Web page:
2022 digital trends in real estate

Marcia Da Silva
AUTHOR
Marcia Da Silva
    6 minute read

Unless you’ve been living under a rock, it’s no secret that the real estate market was one of the industries most affected by the pandemic. The almost ‘supersonic’ property boom has reshaped Australian real estate markets across the board - residential, commercial and industrial all had highs and lows. Big game changers like state lockdowns and the rise of remote working had people moving interstate or regionally for a ‘sense of freedom’, having a positive flow on effect for the residential market but leaving the commercial market out in the lurch.

So what does 2022 have in store for real estate? Well, it’s all shaped around technology: in particular, PropTech. According to Forbes, PropTech has grown 1072% between 2015 and 2019 and in 2018 alone, $8.3 billion was invested into the digital industry. This amount is expected to keep growing. In the commercial market alone, Deloitte reported that 56% of the industry said that the pandemic revealed vulnerabilities and shortcomings in their company’s digital capabilities and technology in the real estate industry. This assumption just in the commercial market can easily be also assumed for residential and industrial.

In this blog, we take you through the next big digital trends in real estate and how they are helping agencies to innovate and adapt to the unpredictable nature of the economy.

What are the next big digital trends in real estate?

The following are a list of PropTech trends that are on the rise and how you can leverage them for your real estate business in 2022:

  1. Virtual and augmented reality immersion

    Even back in 2019, a survey by the National Association of Realtors found that nearly 50% of potential buyers researched properties online first. The introduction of virtual and augmented reality technology will simply elevate this research experience while complementing the need for technology that allows for remote property viewings as a result of COVID restrictions.

    What can this technology do for real estate agents? Essentially create a ‘mock up reality’ of what properties will look like digitally for potential buyers so they can experience them from the comfort of their couch, desk or home. It is also great to capitalise on opportunities with long-distance buyers who physically can’t come over for a viewing. It opens up the chance to get more buyers and therefore, more offers. This doesn’t just impact already established builds.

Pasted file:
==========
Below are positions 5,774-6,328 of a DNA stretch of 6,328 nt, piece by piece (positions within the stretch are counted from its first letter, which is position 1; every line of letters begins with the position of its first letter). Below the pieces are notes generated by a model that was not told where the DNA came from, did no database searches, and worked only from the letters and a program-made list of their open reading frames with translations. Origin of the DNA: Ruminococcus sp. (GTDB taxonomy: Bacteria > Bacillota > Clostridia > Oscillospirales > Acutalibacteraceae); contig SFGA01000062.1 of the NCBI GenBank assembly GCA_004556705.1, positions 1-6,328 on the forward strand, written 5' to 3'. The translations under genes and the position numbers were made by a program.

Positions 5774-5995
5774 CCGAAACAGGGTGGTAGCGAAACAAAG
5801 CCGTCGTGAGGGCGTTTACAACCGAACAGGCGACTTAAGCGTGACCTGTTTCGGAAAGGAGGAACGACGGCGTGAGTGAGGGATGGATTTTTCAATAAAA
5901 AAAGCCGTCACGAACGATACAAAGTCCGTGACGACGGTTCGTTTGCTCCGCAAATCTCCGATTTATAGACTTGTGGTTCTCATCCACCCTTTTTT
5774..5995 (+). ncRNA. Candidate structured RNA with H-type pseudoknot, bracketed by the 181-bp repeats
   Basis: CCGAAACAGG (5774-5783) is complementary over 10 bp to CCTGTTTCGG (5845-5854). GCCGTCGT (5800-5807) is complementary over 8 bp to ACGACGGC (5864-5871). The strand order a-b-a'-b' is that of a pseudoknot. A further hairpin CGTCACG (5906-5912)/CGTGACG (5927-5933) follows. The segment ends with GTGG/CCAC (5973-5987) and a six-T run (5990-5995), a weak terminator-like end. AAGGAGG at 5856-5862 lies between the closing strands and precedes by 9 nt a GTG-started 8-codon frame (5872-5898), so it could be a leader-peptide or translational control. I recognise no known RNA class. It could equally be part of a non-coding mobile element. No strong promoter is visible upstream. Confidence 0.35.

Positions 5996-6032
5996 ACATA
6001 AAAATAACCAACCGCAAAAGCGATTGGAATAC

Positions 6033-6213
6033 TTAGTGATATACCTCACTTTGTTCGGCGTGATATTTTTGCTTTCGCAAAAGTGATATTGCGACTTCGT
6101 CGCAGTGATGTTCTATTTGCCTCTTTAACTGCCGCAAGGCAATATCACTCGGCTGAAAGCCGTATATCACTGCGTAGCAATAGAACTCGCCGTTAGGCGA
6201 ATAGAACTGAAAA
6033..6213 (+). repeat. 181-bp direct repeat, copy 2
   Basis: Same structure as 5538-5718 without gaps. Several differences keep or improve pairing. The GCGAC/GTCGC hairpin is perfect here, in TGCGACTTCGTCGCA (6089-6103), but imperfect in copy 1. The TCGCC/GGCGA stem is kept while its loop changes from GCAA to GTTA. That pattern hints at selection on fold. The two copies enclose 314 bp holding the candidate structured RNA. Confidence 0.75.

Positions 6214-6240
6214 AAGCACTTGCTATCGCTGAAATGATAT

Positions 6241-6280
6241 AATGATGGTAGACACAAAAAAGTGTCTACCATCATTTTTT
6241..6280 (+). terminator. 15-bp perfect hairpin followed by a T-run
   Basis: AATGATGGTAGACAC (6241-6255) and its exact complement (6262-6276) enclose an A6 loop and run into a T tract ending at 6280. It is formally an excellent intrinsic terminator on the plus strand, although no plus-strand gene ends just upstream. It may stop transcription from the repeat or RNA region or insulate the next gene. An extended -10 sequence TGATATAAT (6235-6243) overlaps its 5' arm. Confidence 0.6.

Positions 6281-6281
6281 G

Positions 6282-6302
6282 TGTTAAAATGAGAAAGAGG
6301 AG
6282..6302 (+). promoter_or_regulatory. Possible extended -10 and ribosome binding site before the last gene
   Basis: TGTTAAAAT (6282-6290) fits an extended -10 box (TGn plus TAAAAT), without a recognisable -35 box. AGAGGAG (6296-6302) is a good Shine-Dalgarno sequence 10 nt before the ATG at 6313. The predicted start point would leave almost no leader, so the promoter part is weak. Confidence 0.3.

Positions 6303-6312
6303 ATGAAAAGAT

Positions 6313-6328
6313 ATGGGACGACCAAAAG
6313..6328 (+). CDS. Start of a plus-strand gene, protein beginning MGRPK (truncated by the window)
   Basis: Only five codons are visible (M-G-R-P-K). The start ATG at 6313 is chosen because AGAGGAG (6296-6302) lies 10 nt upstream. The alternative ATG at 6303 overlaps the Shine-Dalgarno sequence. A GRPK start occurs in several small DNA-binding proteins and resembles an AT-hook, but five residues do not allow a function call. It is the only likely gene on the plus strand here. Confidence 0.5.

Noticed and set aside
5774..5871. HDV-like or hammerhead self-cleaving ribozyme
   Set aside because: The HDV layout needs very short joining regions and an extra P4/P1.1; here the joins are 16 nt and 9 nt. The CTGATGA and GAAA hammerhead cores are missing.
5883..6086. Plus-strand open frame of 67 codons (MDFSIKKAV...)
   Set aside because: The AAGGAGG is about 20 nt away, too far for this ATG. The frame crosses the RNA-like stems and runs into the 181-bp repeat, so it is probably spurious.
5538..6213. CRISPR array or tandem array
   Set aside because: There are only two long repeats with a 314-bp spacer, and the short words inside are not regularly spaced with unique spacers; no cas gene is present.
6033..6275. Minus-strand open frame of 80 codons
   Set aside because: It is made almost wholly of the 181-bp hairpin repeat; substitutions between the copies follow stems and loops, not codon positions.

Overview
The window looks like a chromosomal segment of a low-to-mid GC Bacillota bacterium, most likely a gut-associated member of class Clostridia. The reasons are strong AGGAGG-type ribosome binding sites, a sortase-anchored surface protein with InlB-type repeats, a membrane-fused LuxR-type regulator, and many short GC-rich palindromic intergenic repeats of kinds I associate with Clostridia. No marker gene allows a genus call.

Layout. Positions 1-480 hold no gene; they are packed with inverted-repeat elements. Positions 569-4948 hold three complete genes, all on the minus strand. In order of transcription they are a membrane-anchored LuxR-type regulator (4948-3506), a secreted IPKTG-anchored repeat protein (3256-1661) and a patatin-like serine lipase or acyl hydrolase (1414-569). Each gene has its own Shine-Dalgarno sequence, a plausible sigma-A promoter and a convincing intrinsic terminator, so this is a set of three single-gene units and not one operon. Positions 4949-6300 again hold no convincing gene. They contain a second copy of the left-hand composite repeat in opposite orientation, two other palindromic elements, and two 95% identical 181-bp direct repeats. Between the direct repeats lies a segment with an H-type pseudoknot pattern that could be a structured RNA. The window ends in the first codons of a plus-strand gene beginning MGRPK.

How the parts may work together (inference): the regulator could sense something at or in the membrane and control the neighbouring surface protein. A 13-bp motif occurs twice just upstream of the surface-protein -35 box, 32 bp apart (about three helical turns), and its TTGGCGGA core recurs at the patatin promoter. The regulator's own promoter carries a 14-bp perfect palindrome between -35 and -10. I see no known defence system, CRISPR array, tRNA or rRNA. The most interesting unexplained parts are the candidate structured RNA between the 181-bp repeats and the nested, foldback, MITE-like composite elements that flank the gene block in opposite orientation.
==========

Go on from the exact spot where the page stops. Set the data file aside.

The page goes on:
Newly established or under planning builds can use virtual and augmented reality technology to create realistic architectural walkthroughs that can help potential buyers experience the property before construction even starts. From a property manager and real estate agents perspective, this can be used for both renters and buyers to help them become more acquainted with the space. Examples of software businesses that specialise in this include Hyperreality Technologies and RealAR.

  2. Artificial intelligence and robotic process automation

    Artificial intelligence (AI) and robotic process automation (RPA) or machine-learning will help make collected data more ‘actionable’ or used in a more efficient way. Chatbots have already made a name for themselves in the way of customer service but to add further value from a real estate agent's perspective, they may even be able to allow them to communicate with potential buyers and renters during virtual or online showings of property.

    Artificial intelligence can work wonders in terms of predicting pricing trends based on historical data and even crime, school or transport activity. It’s able to process large sums of data, generate it in real-time and offer valuable market insights from it to real estate agents. Examples of software businesses that specialise in this include LeadSquared, Zillow, Compass, LoanSnap, Gabbi.ai and Again X.

  3. Data analytics and data management

    We’ve seen the likes of Amazon and eBay use big data analytics to recommend products to consumers based on previous purchases or pages they’ve recently visited or bookmarked. Netflix, Binge, Hulu, Stan and other online streaming services do the same thing and recommend movies, shows and so on to viewers based on preferences and similar patterns in other viewers. The same can be applied to the property market.

    Property research sites are already using big data algorithms to allow buyers or renters the opportunity to input the ideal number of bedrooms, location, price range, pets allowed and so on. The next step is going the extra mile in terms of personalisation and allowing these algorithms to send similar properties when buyers aren’t actively looking based on past preferences or trends relative to their search history. Examples of software businesses that specialise in this include Northspyre, Rockestate, Trulia, and Redfin.